Day 5 St Kilda – cycled to the ferry only
I clung onto the bench with one hand, getting sprayed by waves breaking on the boat, cup clenched with the other hand, mouth firmly placed over the cup’s opening. Out poured the breakfast I’d shovelled in two hour previous with a naive hope of a steady crossing. The young lad takes the filled cup and hands me another one with a slice of kitchen roll and tossed the cup and contents over board. He did this with a smile, one of kindness and not a hint of a smirk as he got on with looking after the three of us who all were feeling the effects of the swell. “We didn’t go out yesterday or the day before, winds too strong, the swell takes a bit to even out” he said as if giving us a reason to be ill and making us feel a bit better knowing that the sea was choppy.
We arrived in village bay thankfully to calmer waters but we all couldn’t wait to get off the boat not only to see Kilda and hope that the journey was worth it but to also get on some solid land.
The weather was clear, overcast and only a slight breeze. The amphitheater that is village bay is a sight for sore eyes, the cliffs on three sides rise 1400ft where the top is adorned with circling birds and radar golf balls.
We made for the summit allowing the majority of the day trippers to peruse the village and Main Street, our thinking that the village wasn’t going anywhere and well see it on the way back. In any case I just needed to walk and get fresh air to rid me of my sea sickness feeling.
The road, presumably made by the military now used by defence contractor Quinteiq to reach the radar equipment was steep and winding up the side of the bay. We stopped and walked backwards to give our calves a break and taking in the breath taking view. Each twist of the road took us higher revealing more of the island of Hirta and Neighbouring islands of Soay. At the top we headed north west to the top of the cliff which gave us a fantastic place to get some food back into our depleted stomachs and to see the Isle if Bororay and it’s sea stacks whose cliffs house colonies of sea birds making them look white with their poo.
It’s incredible to think these people who lived here did so willingly and were able to survive until their numbers dwindled which meant being self sufficient was harder to maintain. There’s books about the history and I won’t regurgitate it here.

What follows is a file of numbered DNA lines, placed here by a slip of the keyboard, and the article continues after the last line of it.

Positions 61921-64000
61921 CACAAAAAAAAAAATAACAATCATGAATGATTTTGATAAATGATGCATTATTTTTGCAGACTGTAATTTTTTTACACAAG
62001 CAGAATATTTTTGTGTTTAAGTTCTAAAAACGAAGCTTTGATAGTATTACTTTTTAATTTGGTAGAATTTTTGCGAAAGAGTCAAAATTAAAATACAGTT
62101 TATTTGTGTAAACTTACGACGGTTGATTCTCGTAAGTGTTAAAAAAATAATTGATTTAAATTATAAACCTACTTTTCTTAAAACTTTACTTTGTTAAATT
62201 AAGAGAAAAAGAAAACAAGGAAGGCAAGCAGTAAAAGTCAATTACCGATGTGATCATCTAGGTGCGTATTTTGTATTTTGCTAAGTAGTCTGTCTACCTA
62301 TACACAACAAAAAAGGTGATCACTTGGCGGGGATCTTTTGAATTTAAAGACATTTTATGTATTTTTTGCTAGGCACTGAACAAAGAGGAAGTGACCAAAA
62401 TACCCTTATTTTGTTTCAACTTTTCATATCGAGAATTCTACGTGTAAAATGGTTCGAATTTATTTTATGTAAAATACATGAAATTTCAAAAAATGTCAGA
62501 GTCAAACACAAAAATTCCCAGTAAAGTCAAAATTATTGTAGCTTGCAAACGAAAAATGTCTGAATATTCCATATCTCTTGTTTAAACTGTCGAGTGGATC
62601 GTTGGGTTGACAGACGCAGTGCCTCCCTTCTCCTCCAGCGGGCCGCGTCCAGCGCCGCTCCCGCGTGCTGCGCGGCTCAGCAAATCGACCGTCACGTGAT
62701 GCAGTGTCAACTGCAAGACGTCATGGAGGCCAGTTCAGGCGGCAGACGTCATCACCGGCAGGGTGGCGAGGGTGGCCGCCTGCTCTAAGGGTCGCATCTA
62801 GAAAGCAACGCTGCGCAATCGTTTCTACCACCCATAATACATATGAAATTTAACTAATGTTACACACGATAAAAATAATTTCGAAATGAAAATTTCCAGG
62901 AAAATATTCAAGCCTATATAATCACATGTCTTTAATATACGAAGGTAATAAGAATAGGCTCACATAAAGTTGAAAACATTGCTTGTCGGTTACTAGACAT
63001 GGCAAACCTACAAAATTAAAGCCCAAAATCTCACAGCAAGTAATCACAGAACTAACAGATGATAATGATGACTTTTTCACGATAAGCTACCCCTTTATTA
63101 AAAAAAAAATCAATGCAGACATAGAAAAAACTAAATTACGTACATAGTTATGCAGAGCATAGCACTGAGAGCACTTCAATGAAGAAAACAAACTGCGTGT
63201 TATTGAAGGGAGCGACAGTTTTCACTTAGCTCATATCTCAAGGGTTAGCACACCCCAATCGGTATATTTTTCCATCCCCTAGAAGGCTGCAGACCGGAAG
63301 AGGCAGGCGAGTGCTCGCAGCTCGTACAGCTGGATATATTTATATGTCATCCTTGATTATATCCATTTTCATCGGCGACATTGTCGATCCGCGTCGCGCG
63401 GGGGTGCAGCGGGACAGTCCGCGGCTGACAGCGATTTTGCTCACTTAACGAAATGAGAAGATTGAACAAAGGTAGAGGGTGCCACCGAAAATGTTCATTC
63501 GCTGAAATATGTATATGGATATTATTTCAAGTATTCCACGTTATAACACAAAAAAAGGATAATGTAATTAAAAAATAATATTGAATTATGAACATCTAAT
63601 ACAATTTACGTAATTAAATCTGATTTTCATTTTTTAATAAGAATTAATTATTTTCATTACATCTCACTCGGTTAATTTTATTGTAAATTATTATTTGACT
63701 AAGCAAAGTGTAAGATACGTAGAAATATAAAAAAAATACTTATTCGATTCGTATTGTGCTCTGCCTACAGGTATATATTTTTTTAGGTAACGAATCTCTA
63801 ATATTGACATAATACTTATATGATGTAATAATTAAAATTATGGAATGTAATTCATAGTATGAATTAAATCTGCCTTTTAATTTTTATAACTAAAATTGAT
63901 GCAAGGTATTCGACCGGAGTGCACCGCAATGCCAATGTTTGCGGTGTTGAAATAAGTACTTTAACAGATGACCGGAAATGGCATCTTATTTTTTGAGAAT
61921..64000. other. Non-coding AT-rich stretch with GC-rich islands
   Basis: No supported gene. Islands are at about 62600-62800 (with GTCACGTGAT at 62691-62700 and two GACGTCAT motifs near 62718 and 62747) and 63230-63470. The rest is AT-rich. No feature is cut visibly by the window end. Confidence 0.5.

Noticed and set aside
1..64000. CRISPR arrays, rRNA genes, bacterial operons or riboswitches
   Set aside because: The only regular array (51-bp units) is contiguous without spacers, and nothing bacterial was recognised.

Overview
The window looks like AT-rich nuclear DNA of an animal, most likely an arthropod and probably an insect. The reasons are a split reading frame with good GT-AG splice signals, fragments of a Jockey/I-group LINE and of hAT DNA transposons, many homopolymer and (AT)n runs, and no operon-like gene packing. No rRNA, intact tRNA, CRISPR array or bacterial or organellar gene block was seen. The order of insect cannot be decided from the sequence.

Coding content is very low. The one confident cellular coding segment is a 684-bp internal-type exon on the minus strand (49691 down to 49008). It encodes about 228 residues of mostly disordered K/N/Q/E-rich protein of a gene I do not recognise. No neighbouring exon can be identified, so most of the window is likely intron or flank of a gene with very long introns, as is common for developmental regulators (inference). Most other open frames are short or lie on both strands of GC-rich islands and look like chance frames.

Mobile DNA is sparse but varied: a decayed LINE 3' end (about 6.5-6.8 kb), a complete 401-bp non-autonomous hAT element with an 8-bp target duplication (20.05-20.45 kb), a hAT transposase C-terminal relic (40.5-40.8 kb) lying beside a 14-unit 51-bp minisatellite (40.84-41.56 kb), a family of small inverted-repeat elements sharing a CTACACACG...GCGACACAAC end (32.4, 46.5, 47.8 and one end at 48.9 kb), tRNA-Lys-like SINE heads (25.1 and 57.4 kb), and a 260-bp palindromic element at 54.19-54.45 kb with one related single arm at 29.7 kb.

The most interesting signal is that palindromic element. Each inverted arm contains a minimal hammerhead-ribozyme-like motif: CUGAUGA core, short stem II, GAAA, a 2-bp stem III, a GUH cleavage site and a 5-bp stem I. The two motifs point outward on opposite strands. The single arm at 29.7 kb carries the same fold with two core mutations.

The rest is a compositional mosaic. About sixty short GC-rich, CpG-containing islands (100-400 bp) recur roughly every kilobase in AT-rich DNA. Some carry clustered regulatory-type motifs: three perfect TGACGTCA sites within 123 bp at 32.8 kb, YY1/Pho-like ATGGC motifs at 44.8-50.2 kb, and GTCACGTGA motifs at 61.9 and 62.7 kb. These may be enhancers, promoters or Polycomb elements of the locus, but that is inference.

The Main Street is like a forgotten town, all derelict as if it had been abandoned for longer than the 80 years it has been. They have chalkboards with the names of the last resident before they were evacuated as if to keep a piece of them still there. I wondered who now owned these houses and if descendants could claim ownership and if they could rebuild and have holiday homes there. Maybe not.
It was hard to relax on Kilda with the ever looming return journey to get through. We had a few hours to kill even after seeing each house so we made our way to the view point above the village overlooking the high cliffs and sat and watched the world go by.
Waiting by the dock I was approached by an older lady brandishing an open packet of orange looking stuff. “Fresh ginger” she exclaimed. “Helps sea sickness, or rather supposed to, but if you believe it, it might help?!” I took some and chewed on it “it doesn’t taste too good tho” she shouted as an after thought. I was up for trying anything and while the ginger burned my mouth it was worth it for a trip of non sickness.
Back on the boat wed all positioned ourselves outside for our tour around the sea stacks. The young lass who was also sick offered me some sea sickness tablets and offered some words that ginger won’t work or something to that affect. I duely took those and swallowed without even looking at the packet, I could have been taking anything though I doubt she had anything sinister in mind seeing as though we were in the middle of no where. Or maybe she did.
The sea stacks were fantastic, huge, and covered in birds. Birds in the air, birds on the water, and birds clinging precariously on anything that was less than 45degress. The noise, the smell and the taste was rife.
The lad who’d helped me with my sick was now doing is other job of telling us about life on these stacks, how the kildan’s used to land here to Harvest the Ganets and stayed here for days collecting them, pointing out holes in the sides and calling them bothies. Amazing stuff.
I’m pleased to report the return journey wasn’t as bad as the outward. I managed to keep everything down and I’ve no idea what it was, ginger, tablets or the empty stomach. I was glad to be on dry land. And yes, I do think it was worth it.